Screen Shot 2018-09-29 at 9.47.10 PM
from BeginToInvest

That is a huge amount swept off the top of your earnings! Since fees are automatically pulled from the account, this factor is easily forgotten. As you can see from the example, favoring low ratio funds is crucial for maximizing your overall return.

Step 2 – Decide your asset allocation

Assets are divided into different categories such as cash, stock, and bonds. Your asset allocation is the percentage you decide to put into each of these categories. For example, your portfolio might be 5% cash, 15% bonds, and 80% stocks. There is no one “right” way to decide the balance. It depends on the time until your retirement and your personal ability to stomach up-and-downs in the stock market. Having more bonds will smooth out volatility as they will often increase while stock prices tumble, but more stocks will often provide better returns in the long run.

from MoneyUnder30

When I started investing I was not as informed about asset allocation and by default valued a less-risky portfolio that was bond heavy. However, leaving my money in bonds meant losing out on a lot of growth from stocks. I have since flipped completely to a 90/10 split of stocks/bonds because I have plenty of time to ride out a market correction. I think I have the fortitude to watch my investments drop as much as 30-50% in a market crash, strengthened by the knowledge that I am investing for the long term. It might be easier said than done; we will see how that pans out in the next market correction!

There are some well-known rules of thumb for determining your asset allocation:

  • Use your age as the percentage of bonds in your portfolio. So if you are 30, you would have a portfolio of 30% bonds and 70% stocks.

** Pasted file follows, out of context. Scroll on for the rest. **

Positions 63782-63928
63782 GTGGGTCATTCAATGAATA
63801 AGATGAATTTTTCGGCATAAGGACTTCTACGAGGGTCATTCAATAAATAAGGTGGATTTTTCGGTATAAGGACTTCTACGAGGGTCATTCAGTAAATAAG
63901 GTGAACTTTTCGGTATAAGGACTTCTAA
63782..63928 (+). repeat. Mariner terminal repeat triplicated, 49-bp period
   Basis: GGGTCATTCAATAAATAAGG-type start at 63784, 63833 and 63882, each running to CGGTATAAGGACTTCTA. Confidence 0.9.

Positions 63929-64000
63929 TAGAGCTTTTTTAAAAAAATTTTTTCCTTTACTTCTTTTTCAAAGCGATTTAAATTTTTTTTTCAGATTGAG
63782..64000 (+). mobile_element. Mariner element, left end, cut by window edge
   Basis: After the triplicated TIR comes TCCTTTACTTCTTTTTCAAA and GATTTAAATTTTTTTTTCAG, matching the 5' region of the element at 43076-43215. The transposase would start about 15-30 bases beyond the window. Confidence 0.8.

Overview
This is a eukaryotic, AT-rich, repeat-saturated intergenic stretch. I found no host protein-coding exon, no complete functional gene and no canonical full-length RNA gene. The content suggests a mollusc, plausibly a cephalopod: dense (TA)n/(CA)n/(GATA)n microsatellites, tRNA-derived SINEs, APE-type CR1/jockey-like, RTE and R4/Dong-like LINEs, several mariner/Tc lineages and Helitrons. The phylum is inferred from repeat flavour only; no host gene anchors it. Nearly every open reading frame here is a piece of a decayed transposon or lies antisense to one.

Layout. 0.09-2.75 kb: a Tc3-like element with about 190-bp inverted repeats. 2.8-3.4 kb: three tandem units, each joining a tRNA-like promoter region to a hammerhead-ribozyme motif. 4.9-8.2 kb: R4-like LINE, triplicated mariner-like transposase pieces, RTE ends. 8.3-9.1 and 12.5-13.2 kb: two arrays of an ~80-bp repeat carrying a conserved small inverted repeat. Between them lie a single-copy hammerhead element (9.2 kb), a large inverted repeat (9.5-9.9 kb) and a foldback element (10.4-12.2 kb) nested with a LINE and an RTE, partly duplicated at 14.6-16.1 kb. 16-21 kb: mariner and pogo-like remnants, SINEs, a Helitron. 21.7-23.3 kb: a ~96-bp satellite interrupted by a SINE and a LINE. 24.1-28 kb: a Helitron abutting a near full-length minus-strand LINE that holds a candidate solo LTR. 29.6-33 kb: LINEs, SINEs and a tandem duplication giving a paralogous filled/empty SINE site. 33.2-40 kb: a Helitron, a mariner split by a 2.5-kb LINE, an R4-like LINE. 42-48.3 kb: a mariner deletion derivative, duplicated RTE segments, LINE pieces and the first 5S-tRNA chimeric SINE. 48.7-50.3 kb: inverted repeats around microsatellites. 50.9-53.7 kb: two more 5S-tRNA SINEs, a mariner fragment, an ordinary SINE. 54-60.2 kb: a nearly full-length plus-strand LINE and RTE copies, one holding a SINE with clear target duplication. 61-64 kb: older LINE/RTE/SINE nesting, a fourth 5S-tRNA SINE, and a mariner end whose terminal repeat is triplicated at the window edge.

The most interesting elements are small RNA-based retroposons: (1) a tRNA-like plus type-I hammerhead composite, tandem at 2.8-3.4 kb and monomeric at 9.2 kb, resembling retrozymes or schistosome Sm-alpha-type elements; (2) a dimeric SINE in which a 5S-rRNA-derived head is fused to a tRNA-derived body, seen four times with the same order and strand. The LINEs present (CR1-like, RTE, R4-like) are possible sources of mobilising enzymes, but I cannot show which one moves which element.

• More recent guidelines suggest more aggressive investment in stocks, by subtracting your age from 110 (or 120) for the amount of stocks. So a 30 year old would do 110-30 = 80% in stocks, 20% in bonds.

If you’re still uncertain about your bond allocation, take the Vanguard Investor Questionnaire and go from there.

When you choose your 401k allocation, keep in mind the investments you may have in an IRA or other retirement accounts to make sure your entire retirement portfolio tracks your chosen allocation.

Next we will consider the funds that make up your allocation.

Step 3a – Prioritize Index Funds

Index funds are a type of mutual fund that track certain groups of stocks, bonds, or other types of investments.

An example are funds like Vanguard 500 Index (VFINX), Fidelity Spartan 500 Index (FUSEX), and Schwab S&P 500 Index (SWPPX) which track the S&P 500, a market index that follows market-leading companies such as Apple, Amazon, Netflix, etc. to determine the market’s overall performance. Index funds are ideal for holdings in retirement accounts as they provide broad market exposure, generally have low expense ratios, and perform better than actively managed funds.

from NapkinFinance

You can tell index funds as they usually have “index” in the name of the fund.

Screen Shot 2018-09-30 at 2.33.23 PM.pngIn this case, the index funds are represented by Index and Idx. As you can see, these index funds also have the lowest expense ratio, yay!

Step 3b – Consider a Target Date Retirement fund

Many plans offer a single fund called a “Target Date” fund that automatically handles allocations and rebalancing for you. They contain domestic and international stocks and become bond heavy as the fund approaches its target year, which is included in the name of the fund.
from Forbes